State Dept extended US security team in Libya until August
WASHINGTON (AP) — The U.S. Embassy in Tripoli, Libya, requested — and received — a four-month extension of a 16-member security team, a February request that showed just how dangerous the situation in the country had become for American diplomats.
The commander of the security team, Lt. Col. Andrew Wood, told ABC News that slain U.S. Ambassador Chris Stevens had wanted the team to stay even longer — past the end of its extended deployment in August.
A senior State Department official confirmed to The Associated Press that the initial extension request was granted, but said that despite Wood's comments, a request for an extension past August was never made.
Stevens and three other Americans were killed in an attack on U.S. diplomatic facilities in Benghazi, Libya, on Sept. 11. The House Oversight and Government Reform Committee is preparing for a hearing Wednesday on whether the State Department refused repeated requests for more security in Benghazi.
The embassy request for an extension of the security team through August was in a February memo to department officials, obtained by the AP from a government official who insisted on anonymity because he was not authorized to release the document.
The State Department will send two officials to testify at the hearing, and Secretary of State Hillary Rodham Clinton has named an agency review board to determine whether security was lax. The FBI also is investigating the attacks, which Obama administration officials initially described as a spontaneous protest but now acknowledge was an act of terrorism.
The State Department official said that after the team remained through August, it was replaced by an equal number of personnel with the same skill sets. Had the security support team still been in Tripoli at the time of the attack in Benghazi, it wouldn't have made any difference, the official said.
"They had nothing to do with Benghazi, zero," the official said. "They were based in Tripoli and they were not a quick reaction force jetting around the country."
However, State Department emails show that the 16-member security team did play a role in Benghazi, even though its main mission was to provide security at the embassy in Tripoli. A State Department security official who was temporarily assigned to Benghazi thanked Wood for members of the team escorting U.S. officials to a dangerous area outside of Benghazi and also for providing training to members of a Libyan quick reaction force, teaching a tactical medicine class and reviewing defensive tactics.
Another email from a security official in Benghazi said the staff there had spoken to Wood when he visited about equipment needed for the Benghazi mission.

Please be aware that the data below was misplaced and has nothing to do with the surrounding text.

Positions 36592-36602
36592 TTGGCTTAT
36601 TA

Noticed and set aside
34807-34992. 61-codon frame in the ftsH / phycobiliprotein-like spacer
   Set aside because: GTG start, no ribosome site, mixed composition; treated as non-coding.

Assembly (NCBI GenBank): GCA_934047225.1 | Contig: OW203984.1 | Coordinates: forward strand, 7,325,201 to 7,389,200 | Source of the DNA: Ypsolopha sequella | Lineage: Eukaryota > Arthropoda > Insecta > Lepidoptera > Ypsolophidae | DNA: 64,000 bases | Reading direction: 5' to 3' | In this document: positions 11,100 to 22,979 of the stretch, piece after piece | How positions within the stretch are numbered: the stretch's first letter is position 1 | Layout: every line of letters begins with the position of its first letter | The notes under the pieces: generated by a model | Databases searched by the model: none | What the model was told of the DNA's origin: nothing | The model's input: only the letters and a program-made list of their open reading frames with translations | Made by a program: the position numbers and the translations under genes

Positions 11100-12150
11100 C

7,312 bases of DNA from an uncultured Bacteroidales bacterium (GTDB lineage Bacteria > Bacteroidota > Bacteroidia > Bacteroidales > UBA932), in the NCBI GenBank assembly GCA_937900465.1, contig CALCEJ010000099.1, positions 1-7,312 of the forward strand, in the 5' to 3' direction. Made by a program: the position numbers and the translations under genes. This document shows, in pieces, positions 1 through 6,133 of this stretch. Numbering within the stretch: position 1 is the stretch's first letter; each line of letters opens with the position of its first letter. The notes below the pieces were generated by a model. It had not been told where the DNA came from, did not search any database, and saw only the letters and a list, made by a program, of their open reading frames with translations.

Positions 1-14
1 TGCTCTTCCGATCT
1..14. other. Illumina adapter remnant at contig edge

State Department spokesman Mark Toner said late Monday that the Security Support Team was "enlisted to support the reopening of Embassy Tripoli to help ensure we had the security necessary as our diplomatic presence grew. They were based in Tripoli and operated almost exclusively there. When their rotation in Libya ended, Diplomatic Security Special Agents were deployed and maintained a constant level of security capability. So the departure of the SST had no impact whatsoever on the total number of fully trained American security personnel in Libya overall, or in Benghazi specifically."
While the February memo referred to conditions in Tripoli, the description also generally described the security situation in Libya.
"Overall security conditions continue to be unpredictable, with large numbers of armed groups and individuals not under control of the central government, and frequent clashes in Tripoli and other major population centers," the memo said.
The memo added, "Until these militias are off the streets and a strong national police force is established, we will not have a reliable host government partner that is capable of responding to the embassy's security needs.
"It is likely that we will need to maintain a heightened security posture for the foreseeable future."
The February memo said the 16-member team was an integral part of the mobile and fixed site security protections. The team's duties beyond securing diplomatic facilities included training local guards, being a quick response force, and providing medical support, communications, and disposal of explosives.
The force also supplied security for visits from government officials, including deployment of 13 of the 16 members for a congressional delegation led by Sen. John McCain, R-Ariz.
Associated Press writer Bradley Klapper contributed to this report.